EU POWER ANALYSIS: Romp the Pomp, and a plan to render every EU elector irrelevant.

As the UK heads for a showdown with the EU,

Cameron should beware Herman van Rompuy:

he does not take ‘no’ for an answer

If there is one thing everyone agrees about in relation to Herman van Rompuy, it’s that what you see is most definitely not what you get – in almost every sense.

From the day of his installation by a Franco-German cabal last year, the unelected President has done nothing to change his image as a quiet consensualist who writes 17-syllable Japanese haiku poetry. The image is almost entirely unrelated to reality.

In a meeting with HVR, for example, you may observe various statements made, views given and decisions taken…..only to find the media told later in the day that something entirely otherwise occurred…and always to Herman’s advantage.

Following a relatively short Brussels session in early February which discussed the chaos in Athens (and which was itself, the Slog understands, largely anarchic) van Rompuy sent a round-Robin letter to all EU national leaders claiming that eight points had been agreed and signed off. He was the only person in the room who left the meeting with that impression.

HVR insisted in the letter that he’d been given the right to lead any EU team at all future G20 bunfights. “That was described by one other in the room as a fantasy” said the Slog’s Brussels mole. The Daily Telegraph has seen the letter involved, and quotes from it thus:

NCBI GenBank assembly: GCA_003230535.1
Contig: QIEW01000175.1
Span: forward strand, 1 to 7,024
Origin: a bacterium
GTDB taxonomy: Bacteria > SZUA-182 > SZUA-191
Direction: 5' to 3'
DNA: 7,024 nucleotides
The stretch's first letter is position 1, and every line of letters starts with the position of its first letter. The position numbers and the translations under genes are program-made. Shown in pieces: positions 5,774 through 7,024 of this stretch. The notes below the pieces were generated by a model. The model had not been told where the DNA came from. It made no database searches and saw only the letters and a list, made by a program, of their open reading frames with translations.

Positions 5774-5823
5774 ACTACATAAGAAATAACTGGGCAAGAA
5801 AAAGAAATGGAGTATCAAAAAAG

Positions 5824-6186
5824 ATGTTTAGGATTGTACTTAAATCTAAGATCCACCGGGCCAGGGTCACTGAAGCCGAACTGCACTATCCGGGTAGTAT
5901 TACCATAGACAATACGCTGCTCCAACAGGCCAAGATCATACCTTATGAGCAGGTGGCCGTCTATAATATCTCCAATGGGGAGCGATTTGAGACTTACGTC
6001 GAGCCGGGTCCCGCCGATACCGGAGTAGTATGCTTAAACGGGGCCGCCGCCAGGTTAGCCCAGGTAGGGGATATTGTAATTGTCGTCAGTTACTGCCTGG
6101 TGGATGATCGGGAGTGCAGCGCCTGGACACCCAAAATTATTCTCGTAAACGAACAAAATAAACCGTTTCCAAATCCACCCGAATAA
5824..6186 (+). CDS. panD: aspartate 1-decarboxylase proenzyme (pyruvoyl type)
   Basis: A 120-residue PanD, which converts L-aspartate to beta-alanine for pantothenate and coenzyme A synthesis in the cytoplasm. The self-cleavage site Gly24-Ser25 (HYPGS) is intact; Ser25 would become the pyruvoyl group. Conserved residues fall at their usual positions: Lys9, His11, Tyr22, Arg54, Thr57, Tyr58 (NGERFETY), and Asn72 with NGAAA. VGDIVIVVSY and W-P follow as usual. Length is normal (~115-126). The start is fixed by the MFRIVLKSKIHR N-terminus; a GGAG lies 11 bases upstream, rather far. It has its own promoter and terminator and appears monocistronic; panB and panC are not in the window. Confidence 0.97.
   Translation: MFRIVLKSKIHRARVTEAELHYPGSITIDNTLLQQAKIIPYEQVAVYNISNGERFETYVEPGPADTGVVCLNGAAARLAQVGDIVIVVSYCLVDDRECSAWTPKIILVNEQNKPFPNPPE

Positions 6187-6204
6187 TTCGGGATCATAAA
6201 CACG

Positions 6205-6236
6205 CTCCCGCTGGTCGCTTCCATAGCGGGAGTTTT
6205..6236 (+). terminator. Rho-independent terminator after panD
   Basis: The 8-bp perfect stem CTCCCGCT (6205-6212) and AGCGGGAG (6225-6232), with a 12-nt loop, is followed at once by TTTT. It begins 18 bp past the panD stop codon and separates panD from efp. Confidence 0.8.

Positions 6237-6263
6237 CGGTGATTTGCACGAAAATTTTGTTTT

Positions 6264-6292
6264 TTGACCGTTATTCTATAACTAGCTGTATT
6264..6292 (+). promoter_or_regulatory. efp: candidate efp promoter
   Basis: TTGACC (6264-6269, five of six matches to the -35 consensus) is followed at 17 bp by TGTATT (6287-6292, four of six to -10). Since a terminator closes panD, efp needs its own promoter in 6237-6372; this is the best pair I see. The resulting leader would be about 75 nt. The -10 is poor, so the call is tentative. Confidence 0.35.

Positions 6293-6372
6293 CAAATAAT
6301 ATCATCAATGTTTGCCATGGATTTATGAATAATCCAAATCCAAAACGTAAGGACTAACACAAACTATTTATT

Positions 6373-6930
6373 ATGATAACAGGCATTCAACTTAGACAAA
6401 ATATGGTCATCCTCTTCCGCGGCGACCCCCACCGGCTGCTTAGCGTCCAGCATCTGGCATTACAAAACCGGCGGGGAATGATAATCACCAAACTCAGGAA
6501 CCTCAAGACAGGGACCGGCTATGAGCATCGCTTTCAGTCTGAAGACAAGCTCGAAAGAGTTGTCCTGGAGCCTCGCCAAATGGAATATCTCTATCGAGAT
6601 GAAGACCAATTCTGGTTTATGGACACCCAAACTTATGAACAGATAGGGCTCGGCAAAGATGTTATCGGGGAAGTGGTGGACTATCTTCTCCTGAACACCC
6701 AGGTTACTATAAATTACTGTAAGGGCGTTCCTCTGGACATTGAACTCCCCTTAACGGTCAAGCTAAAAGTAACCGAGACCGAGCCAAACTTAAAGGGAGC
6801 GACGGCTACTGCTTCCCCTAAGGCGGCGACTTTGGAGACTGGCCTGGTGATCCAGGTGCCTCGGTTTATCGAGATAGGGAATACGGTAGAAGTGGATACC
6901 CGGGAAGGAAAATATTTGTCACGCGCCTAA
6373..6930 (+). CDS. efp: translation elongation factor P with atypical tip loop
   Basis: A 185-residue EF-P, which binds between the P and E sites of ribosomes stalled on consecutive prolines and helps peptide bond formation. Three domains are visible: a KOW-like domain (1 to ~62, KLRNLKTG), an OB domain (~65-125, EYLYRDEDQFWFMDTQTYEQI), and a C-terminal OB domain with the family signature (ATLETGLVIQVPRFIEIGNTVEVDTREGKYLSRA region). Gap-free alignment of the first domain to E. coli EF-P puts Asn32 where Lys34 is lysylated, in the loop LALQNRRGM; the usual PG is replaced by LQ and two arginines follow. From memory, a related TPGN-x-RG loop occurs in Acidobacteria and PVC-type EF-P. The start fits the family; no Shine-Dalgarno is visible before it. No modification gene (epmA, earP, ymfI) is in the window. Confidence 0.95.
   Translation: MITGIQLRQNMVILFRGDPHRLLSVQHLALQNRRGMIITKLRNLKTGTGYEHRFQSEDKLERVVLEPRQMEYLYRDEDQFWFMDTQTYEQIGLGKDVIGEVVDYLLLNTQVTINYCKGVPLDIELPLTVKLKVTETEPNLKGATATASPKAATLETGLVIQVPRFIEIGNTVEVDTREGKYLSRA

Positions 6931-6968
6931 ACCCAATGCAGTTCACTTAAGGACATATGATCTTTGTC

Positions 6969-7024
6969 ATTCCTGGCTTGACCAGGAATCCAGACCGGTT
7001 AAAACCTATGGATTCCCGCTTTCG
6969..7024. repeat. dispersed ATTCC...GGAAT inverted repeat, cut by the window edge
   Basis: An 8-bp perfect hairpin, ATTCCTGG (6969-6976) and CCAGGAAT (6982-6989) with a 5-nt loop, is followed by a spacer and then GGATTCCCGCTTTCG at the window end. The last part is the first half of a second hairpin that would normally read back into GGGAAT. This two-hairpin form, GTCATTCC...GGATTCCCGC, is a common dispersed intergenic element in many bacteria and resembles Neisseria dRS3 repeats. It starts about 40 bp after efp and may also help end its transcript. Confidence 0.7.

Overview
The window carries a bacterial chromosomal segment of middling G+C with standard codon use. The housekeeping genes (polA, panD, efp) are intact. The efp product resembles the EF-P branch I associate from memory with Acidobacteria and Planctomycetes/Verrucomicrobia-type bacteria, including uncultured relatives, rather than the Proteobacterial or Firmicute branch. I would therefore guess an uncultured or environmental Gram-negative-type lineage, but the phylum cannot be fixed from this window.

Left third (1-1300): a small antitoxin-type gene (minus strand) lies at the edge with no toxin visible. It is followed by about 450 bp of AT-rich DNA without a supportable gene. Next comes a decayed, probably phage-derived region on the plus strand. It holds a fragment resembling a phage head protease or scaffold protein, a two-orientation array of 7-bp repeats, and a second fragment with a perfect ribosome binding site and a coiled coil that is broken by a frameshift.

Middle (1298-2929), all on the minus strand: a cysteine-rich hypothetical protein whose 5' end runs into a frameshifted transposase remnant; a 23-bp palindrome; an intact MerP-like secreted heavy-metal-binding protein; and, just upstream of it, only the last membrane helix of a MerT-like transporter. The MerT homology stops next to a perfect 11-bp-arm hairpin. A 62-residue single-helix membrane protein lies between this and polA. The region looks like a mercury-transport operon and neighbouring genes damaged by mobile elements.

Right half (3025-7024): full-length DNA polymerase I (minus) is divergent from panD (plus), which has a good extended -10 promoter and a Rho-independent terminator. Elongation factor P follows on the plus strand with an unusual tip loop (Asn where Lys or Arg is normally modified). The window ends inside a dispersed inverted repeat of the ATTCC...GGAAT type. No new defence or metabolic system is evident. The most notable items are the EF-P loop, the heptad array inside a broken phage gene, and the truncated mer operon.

‘There was agreement allowing me to effectively and forcefully represent the EU position in this important forum’. Incandescent reactions followed. “He has only a foreign policy remit” a senior Eurocrat told our informant, “and not a single person in the original meeting remembers his G20 attendance being discussed at all”.

Politicians from his Belgian past as a Christian Democrat are forceful in their confirmation of this view of a man widely underestimated – and equally widely disliked.

“He sounds modest but really he gathers power insidiously” said one, “I’m told he was asked at the age of six what he wanted to be, and he replied ‘the President'”.

Particularly consistent among informed observers of the man is the assertion that ‘consensus politician’ is a euphemism for ‘unprincipled technocrat’. Author Paul Bielen writes of him:

‘He is devoid of patriotism and contemptuous of democracy”.

This is the precise view obtained by UK journalists at a press briefing HVR gave in London earlier this week. Asked about consultation with the EU’s electorates regarding national fiscal plans in the future, the Belgian replied, “There is no time for this, we must move on. I am not here to have elections, I am here to see this thing is done.” Indeed.

Bielen again:

‘His career has been a series of shabby compromises. These brought him high office, but proved he had sold his soul. I have known him since the mid 1980s, and recognise Van Rompuy as a man of powerful intellect and profound cynicism.”

The disturbing thing about Herman’s lobbying in the last week is that he appears to have got both the Germans and the French onside. His innate arrogance managed to persuade him that the UK too would knuckle under. Not only is this not happening, David Cameron and his aides reacted swiftly and bluntly after van Rompuy and a French diplomat presented the vetting scheme as a fait accompli. Van Rompuy said EU finance ministers, meeting in a “task force” he was chairing, agreed to share information on budget concepts in advance.

“The budget will be presented to parliament first,” British Treasury minister Mark Hoban told the media, “and there is no question of anyone other than MPs seeing it first. Once the Chancellor has presented it to parliament, it is, of course, publicly available.” FCO sources corroborated this, alleging that the British Government “refused to provide the European Commission with even loose outlines of budget proposals before they were presented in the House of Commons”.